Past energy-only approaches have focused on obligating load to buy more call options or long-term energy contracts, and have ignored the missing money problem. The approach assumes that a lack of hedging, and not missing money, is the cause of the RA problem. Such energy-only approaches provide no mechanism for replacing the missing money. Oren (2005), advocating call-option obligations, is helpful in explaining this omission. Spot prices vs. capacity targets. There are two approaches to controlling the resource level (installed capacity). The most direct uses a capacity target. For example standard ICAP markets use an explicit capacity demand function, which pays investors more than enough when the market is short of capacity, and less than enough when it has extra capacity.
The outcome of a capacity-target approach is relatively predictable. By contrast, a spot price approach uses an implicit capacity-demand function which is nearly impossible to estimate theoretically and can require many years of data to estimate empirically. Eighteen years of data from the New England market fails to show any relationship between capacity and spot energy prices, and in particular fails to show spot energy prices increasing sharply as capacity falls below a target level. Spot prices as performance incentives. Economists advocate markets because competitive prices provide efficient incentives to both sides of the market.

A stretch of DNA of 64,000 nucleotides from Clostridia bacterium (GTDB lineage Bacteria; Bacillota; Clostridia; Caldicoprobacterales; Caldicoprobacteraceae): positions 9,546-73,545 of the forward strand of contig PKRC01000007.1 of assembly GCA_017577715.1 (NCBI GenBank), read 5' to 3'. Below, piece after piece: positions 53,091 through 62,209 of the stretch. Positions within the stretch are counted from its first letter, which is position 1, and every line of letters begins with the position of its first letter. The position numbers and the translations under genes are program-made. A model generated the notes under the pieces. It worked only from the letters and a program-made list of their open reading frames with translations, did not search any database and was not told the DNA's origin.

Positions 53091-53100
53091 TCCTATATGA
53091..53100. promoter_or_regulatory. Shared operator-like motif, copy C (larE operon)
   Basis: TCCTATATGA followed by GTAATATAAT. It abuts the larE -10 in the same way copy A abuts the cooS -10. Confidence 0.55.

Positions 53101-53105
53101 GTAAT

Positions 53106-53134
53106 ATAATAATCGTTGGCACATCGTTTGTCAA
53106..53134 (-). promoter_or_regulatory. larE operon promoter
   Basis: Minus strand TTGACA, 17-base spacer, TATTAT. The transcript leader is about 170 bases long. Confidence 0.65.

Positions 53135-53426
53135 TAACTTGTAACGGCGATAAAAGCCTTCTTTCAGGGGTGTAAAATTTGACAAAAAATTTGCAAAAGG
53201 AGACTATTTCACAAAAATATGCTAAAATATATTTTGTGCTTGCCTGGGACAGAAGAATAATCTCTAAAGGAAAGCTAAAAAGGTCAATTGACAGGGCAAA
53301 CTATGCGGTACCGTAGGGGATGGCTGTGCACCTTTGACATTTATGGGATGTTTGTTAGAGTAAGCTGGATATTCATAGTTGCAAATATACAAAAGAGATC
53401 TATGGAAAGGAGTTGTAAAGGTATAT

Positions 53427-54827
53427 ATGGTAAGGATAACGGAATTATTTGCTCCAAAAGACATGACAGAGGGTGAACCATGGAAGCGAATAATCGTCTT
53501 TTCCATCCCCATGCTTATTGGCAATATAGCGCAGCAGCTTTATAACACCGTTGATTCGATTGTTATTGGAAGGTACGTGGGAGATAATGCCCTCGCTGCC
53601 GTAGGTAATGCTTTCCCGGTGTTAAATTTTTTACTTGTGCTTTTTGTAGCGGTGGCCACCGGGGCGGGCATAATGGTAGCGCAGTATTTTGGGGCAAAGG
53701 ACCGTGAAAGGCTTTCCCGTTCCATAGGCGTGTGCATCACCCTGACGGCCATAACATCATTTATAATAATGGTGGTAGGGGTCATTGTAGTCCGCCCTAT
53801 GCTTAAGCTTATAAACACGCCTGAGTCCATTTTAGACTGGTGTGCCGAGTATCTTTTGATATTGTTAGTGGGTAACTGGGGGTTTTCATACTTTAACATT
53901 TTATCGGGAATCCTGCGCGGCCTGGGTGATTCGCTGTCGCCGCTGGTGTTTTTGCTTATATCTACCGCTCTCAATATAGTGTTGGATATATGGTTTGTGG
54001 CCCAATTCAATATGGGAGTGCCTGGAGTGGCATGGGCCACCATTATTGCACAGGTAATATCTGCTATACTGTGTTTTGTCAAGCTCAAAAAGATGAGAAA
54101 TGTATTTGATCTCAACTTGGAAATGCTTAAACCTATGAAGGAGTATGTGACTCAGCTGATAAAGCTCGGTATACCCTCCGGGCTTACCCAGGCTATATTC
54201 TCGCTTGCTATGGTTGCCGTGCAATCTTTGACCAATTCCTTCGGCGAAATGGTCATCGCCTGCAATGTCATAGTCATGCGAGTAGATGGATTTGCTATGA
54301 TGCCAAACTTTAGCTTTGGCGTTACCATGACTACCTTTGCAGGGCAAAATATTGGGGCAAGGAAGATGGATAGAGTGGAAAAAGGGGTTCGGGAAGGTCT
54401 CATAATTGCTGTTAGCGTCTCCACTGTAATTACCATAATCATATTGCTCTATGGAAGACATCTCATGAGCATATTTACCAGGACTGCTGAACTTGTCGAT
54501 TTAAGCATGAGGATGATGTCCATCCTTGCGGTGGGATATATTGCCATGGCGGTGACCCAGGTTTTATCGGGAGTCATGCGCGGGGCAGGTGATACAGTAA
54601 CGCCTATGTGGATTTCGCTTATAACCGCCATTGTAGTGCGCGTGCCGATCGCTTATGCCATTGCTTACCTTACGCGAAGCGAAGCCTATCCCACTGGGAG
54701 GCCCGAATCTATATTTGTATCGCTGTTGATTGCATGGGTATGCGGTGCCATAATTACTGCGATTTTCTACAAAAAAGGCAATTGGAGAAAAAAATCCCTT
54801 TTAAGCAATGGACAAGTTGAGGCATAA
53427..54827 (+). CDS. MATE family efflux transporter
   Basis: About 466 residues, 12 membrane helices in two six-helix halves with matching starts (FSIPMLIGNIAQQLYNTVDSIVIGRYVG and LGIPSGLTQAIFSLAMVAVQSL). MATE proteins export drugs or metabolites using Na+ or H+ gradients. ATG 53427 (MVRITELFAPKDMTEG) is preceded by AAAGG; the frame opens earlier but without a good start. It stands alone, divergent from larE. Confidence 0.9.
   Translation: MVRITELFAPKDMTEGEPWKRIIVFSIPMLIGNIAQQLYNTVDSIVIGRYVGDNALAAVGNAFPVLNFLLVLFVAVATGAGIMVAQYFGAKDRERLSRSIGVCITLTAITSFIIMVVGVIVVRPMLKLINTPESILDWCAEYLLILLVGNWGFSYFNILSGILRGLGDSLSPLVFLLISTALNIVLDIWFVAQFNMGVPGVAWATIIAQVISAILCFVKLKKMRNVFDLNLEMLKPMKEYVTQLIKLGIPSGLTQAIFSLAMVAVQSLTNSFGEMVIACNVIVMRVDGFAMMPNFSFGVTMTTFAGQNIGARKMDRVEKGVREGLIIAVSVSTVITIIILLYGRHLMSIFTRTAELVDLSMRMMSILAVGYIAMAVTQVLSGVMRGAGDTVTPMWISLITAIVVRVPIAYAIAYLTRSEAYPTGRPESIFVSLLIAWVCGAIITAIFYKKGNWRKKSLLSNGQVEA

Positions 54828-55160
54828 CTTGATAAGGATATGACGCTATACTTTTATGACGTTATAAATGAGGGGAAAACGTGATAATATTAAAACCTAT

The suppression of spot prices, which led to the adequacy problem, dramatically reduced hundreds of different performance and investment signals, not just the signal that controls the quantity of investment. The obvious solution is to restore the spot prices, but this is impractical unless load is fully hedged with call options, which prevent the return of market power and risk problems.
Call options do not solve the adequacy problem, or performance, or quality problem. They simply allow the use of the market solution to the performance problem while protecting consumers from market power and risk. A complete Basic Design. The design follows the three steps listed above. It builds on an energy market, with “normal” and “scarcity” revenues, NR and SR, defined as coming from prices below and above the strike price of a call option.
6 Step 1. The scarcity rents of performing capacity suppliers are increased to M × SR. Step 2. Load is completely hedged, meaning all suppliers must pay load M × SRShare Step 3.